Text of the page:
Coconut Blueberry Pancakes with Coconut Whipped Cream

Sometimes I just love myself. Like when I make breakfast for myself. And not just any breakfast, but something decadent like… Well, like these pancakes!

Pancakes made with coconut milk and coconut oil instead of regular milk and vegetable oil, with blueberries added in and topped with homemade whipped cream made from coconut milk! Mmmmmm…

For the pancakes:
1 cup all-purpose flour
2 tablespoons raw sugar
2 teaspoons baking powder
1/2 teaspoon sea salt
1 cup coconut milk
1 1/2 tablespoons coconut oil
1 egg

Optional: handful of fresh or frozen blueberries, or other desired fruit

Directions:
- whisk milk, oil, and egg together. Add dry ingredients to wet mixture until moistened; small lumps are okay.
- heat a skillet or griddle over medium. Use either coconut oil or butter to coat cooking surface.
- spoon 2-3 tablespoons batter onto cooking surface and cook until pancakes have some bubbles that “stick”. Flip over with spatula and cook until browned.

Top with coconut whipped cream or topping of choice.

For the coconut milk whipped cream:
1 can coconut milk (full fat)
2-3 tablespoons powdered sugar
1 teaspoon vanilla extract
Optional: cinnamon or vanilla beans

Directions:
- leave can in the fridge overnight. The thick cream and the coconut “water” will separate.
- without shaking the can, carefully open and spoon the thick cream from the top into a mixing bowl. Try not to get any of the water or translucent syrup.
- add other ingredients to coconut cream and whip until creamy and peaks form.

The coconut whipped cream is best used right after you make it. It has the consistency of Cool Whip. I found that it does keep in the fridge for a few days but loses its nice consistency and becomes a little more crumbly - however still delicious! I ate it on top of fruit and with ice cream - and believe me, I was sad when it was gone!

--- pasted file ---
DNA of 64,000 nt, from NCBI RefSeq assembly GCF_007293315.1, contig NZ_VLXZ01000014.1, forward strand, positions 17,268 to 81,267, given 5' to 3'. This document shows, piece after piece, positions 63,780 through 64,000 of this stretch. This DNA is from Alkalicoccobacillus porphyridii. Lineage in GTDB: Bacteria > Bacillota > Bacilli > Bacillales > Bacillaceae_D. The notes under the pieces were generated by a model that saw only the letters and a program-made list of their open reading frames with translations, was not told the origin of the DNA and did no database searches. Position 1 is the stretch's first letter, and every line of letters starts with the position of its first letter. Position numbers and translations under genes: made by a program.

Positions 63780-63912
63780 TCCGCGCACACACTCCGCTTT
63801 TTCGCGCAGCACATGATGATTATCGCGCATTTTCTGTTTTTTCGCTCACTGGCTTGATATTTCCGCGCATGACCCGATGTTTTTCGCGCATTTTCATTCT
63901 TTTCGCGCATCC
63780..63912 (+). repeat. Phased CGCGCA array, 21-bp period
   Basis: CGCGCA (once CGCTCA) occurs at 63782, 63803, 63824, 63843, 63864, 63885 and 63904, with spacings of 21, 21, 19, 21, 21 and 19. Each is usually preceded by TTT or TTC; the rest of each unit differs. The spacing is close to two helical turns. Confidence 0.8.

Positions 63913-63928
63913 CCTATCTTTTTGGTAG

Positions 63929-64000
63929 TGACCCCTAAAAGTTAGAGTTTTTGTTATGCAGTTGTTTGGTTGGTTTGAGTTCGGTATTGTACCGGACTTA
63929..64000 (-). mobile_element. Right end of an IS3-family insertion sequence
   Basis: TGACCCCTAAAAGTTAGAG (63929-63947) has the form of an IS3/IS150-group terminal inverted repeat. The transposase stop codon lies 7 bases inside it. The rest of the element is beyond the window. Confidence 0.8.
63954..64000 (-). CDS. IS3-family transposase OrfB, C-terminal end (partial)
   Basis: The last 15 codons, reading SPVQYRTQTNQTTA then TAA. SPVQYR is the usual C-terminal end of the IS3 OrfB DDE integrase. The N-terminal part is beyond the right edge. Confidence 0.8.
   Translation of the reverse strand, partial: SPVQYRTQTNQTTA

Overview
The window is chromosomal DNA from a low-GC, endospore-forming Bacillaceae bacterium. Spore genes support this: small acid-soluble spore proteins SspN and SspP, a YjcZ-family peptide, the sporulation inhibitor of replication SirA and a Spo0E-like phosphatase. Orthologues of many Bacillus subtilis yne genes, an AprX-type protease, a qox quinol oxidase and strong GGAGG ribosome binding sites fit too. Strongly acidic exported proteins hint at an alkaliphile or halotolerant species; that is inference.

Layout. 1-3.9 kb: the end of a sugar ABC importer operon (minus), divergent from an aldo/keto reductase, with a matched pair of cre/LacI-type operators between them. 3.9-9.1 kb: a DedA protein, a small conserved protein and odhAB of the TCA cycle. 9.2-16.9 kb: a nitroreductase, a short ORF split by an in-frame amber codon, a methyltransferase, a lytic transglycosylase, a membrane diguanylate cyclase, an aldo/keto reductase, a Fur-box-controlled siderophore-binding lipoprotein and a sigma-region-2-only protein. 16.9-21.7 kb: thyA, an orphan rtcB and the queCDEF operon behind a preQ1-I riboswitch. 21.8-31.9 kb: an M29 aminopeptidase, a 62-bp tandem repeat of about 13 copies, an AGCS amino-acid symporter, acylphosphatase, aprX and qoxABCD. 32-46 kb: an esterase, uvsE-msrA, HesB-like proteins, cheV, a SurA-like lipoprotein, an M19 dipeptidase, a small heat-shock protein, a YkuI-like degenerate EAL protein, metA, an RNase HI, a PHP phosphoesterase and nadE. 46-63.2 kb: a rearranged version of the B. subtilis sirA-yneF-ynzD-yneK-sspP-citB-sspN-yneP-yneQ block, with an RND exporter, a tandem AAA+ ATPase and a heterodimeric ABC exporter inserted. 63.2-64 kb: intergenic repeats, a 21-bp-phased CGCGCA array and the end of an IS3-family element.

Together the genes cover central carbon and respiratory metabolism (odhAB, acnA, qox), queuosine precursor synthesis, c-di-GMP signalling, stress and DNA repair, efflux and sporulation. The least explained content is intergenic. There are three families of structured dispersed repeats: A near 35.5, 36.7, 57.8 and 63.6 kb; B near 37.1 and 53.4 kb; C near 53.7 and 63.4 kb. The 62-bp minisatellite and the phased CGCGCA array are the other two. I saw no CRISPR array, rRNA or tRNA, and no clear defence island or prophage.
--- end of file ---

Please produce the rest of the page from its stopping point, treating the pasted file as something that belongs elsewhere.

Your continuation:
Soup from Scratch

When I’m sick at home, there are few things that are comforting to me, some of which include a steamy shower, a hot tea toddy, and a fresh batch of soup. Today was one of those days, and since I had no soup in my pantry, I had to make some myself. From scratch.
I searched through my barren fridge to find a few, select ingredients that I thought could do, but I’ve never made soup from scratch before. I’m a recipe follower - so how would I know what tastes meld together well?
To my luck, I found this incredibly informative website that actually has some great suggestions - and confirmed that the ingredients I had would work beautifully. Yay, internet!
Here’s the information from the aforementioned website, Simple Bites:

1) Choose a type of fat
Your soup will (probably) need to start with some type of healthy fat, like butter or olive oil.  This is to sauté any root vegetables or other initial flavors.  Pick whatever you have on hand that will mesh well with your flavors.  (I’d choose olive oil if I wanted an “Italian” soup with a tomato base, and butter if I were making a cream soup; otherwise it’s a toss up.)
2) Choose your base
What do you have on hand?  Chicken, beef, or fish stock?  Tomato purée?  Cream or milk?  Choose one — or two.  Stock mixed with tomato purée is delicious, as is stock with milk.  Or even cream with tomato purée!  You choose the flavors you want.
3) Choose your meat
If you want meat, that is.  Is this a chicken soup?  Ground beef (like a chili, or made into meatballs)?  Steak?  Fish?  Choose whatever you like.  You’ll probably want this to match your base (beef with fish stock might not be such a great combination), but use what you have.  I’ve used chicken stock in place of beef stock with great results, especially if I also added tomato.
4) Choose your veggies
Onion is a pretty standard veggie because it imparts so much flavor.  Garlic, carrots, and celery are all fairly common too — though not always used.  There are also beans, potatoes, spinach, kale, corn, and so on.  Use whatever you have, and whatever you like!
5) Choose your spices